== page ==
Lee Johnson

A ‘Grateful’ sound
Lee Johnson knew he had been entrusted with the musical legacy of one of the world’s greatest rock bands when he began work on a new symphony 15 years ago.

What he didn’t know was how fans of the Grateful Dead would react to his work.

He didn’t have to worry. Those fans, known as Deadheads, have embraced Johnson’s Dead Symphony No. 6 since its premiere in Baltimore in 2008.

Johnson, the college’s Fuller E. Callaway Professor of Music, says the initial idea for the symphony came in 1995 from friend and producer, Mike Adams.

“Mike is a Deadhead, and he asked me to see if it was possible to make a symphony off what he considers great, symphonic sounds – the music of the Grateful Dead,” Johnson says. “To a composer, of course, great sounds have to be translatable into what is appropriate for the orchestra. Some melodies may sound great on a guitar with a singer, but they will die in the midst of 75 orchestral musicians.”

Once he heard the music of the Grateful Dead, Johnson knew he was on to something. It resonated with him, but Johnson knew his work would be carefully scrutinized by the Grateful Dead’s legions of fans.

“They have some tremendous, and I think fair, expectations,” he says. “They want to have their legacy respected, and they want to share their fascination for what the Grateful Dead did and meant to them.”

Writing about Johnson’s work, famed Grateful Dead biographer and publicist Dennis McNally said, “… I flinched a bit when I first heard the idea of a symphonic take on the Dead; I feared ‘Dead with strings.’  That’s emphatically not Lee Johnson’s Dead Symphony. He got the Dead’s music, which is rooted in improvisation.  Since having a 75-piece symphony improvise is….a bad idea, he did the improvising himself in the score, and the result is a take on familiar melodies, with variations, and not a simple new coat of strings. It’s a superb piece of music, and something special for LaGrange.”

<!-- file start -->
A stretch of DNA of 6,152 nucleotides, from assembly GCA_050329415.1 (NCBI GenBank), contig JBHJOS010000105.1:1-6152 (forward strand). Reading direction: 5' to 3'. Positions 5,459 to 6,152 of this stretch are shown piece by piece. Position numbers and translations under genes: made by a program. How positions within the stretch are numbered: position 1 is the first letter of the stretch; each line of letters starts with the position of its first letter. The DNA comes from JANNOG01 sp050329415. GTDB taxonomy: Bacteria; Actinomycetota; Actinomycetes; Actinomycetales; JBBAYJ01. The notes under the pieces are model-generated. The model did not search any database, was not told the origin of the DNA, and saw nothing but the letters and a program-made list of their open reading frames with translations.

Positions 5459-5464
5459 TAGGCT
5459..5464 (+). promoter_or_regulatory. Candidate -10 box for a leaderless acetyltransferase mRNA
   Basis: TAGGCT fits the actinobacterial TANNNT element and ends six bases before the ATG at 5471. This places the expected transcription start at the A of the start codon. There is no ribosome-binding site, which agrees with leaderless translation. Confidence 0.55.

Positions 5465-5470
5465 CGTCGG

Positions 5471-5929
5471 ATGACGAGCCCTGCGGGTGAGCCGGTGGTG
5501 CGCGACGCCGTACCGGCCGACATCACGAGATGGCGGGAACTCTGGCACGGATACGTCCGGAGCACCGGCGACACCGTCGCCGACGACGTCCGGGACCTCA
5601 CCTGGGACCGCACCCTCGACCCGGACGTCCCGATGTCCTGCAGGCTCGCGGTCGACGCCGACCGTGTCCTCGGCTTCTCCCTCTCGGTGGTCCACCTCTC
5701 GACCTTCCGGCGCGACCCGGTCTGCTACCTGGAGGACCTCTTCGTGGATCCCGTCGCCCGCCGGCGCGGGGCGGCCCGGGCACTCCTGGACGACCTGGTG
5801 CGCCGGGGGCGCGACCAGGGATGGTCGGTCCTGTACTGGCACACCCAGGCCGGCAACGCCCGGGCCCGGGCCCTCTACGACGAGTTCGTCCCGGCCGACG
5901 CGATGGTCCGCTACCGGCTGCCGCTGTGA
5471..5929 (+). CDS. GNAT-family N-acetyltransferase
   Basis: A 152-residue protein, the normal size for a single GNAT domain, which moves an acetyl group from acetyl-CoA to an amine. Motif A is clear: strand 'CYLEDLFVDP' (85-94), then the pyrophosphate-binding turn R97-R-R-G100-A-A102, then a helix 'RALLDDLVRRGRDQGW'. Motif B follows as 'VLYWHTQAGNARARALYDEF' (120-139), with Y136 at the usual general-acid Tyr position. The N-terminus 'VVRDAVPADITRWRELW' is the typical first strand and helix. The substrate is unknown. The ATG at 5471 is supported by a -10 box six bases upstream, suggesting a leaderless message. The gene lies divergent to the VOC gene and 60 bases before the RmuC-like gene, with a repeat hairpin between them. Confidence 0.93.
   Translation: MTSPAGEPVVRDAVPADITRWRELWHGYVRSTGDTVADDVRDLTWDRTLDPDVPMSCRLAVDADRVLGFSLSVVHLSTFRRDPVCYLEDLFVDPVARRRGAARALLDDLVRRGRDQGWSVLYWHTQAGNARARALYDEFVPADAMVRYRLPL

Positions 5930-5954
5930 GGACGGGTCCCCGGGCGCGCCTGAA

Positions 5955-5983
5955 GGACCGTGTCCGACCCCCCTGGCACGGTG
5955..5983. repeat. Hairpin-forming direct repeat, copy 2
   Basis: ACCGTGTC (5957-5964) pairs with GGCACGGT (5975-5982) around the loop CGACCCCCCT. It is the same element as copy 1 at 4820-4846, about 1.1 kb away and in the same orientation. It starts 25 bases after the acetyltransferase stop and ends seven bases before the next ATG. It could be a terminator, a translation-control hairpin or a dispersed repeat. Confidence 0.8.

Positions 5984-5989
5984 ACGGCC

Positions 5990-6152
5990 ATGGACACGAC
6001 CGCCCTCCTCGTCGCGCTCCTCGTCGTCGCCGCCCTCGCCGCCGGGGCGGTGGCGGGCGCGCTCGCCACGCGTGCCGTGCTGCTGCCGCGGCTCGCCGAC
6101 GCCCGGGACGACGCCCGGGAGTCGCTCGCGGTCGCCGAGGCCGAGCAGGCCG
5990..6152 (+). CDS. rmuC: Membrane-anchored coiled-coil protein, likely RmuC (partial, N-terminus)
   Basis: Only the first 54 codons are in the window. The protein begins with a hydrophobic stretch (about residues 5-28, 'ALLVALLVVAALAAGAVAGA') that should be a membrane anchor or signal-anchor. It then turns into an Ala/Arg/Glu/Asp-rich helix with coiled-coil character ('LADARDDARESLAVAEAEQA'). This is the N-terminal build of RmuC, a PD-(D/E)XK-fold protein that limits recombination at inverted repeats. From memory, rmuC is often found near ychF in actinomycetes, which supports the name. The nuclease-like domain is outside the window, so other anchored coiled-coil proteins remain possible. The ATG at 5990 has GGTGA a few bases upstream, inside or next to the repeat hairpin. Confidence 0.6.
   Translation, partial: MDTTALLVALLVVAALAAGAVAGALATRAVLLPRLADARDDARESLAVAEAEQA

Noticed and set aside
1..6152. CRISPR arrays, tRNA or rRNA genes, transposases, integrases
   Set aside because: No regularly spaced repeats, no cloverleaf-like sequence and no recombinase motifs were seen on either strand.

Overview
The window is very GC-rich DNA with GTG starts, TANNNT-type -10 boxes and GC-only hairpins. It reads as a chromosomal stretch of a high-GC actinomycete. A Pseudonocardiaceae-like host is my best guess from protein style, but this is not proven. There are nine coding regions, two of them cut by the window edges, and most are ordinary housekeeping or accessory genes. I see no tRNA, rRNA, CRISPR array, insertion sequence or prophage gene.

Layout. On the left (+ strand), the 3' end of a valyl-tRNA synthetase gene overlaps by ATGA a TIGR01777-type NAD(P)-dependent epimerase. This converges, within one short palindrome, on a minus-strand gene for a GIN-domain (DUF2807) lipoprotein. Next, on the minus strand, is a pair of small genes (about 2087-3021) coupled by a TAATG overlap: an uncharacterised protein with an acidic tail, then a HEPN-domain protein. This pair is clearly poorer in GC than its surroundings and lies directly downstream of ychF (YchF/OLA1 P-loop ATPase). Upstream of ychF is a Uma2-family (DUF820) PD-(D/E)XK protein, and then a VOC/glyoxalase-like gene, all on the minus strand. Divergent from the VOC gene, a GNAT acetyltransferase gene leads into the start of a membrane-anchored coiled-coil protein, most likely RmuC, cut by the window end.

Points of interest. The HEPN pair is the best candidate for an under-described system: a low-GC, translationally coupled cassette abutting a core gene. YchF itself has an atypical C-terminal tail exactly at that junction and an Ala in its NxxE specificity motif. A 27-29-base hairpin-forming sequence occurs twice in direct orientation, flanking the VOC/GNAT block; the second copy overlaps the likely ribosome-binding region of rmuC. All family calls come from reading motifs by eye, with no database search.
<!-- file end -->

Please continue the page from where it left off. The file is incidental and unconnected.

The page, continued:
Finally, the work that won praise from music critics and fans alike comes home, as the LaGrange Symphony Orchestra presents the Southeastern premiere of Johnson’s piece Oct. 5 at LaGrange College’s Callaway Auditorium.

Grateful Dead fans have filled audiences at previous concerts in Baltimore, California and Chicago. Johnson says he’s hoping to see Deadheads at the LaGrange concert.

“They are usually easy to spot,” he says with a laugh. “(Symphony concerts) are usually more of a formal occasion, but the Grateful Dead audience brings an absolutely raw energy to the concert hall. Every maestro and every house manager has said, ‘I’ve never seen anything like this before.’ To have an audience so engaged is very exciting. For new music, it’s a great opportunity.”

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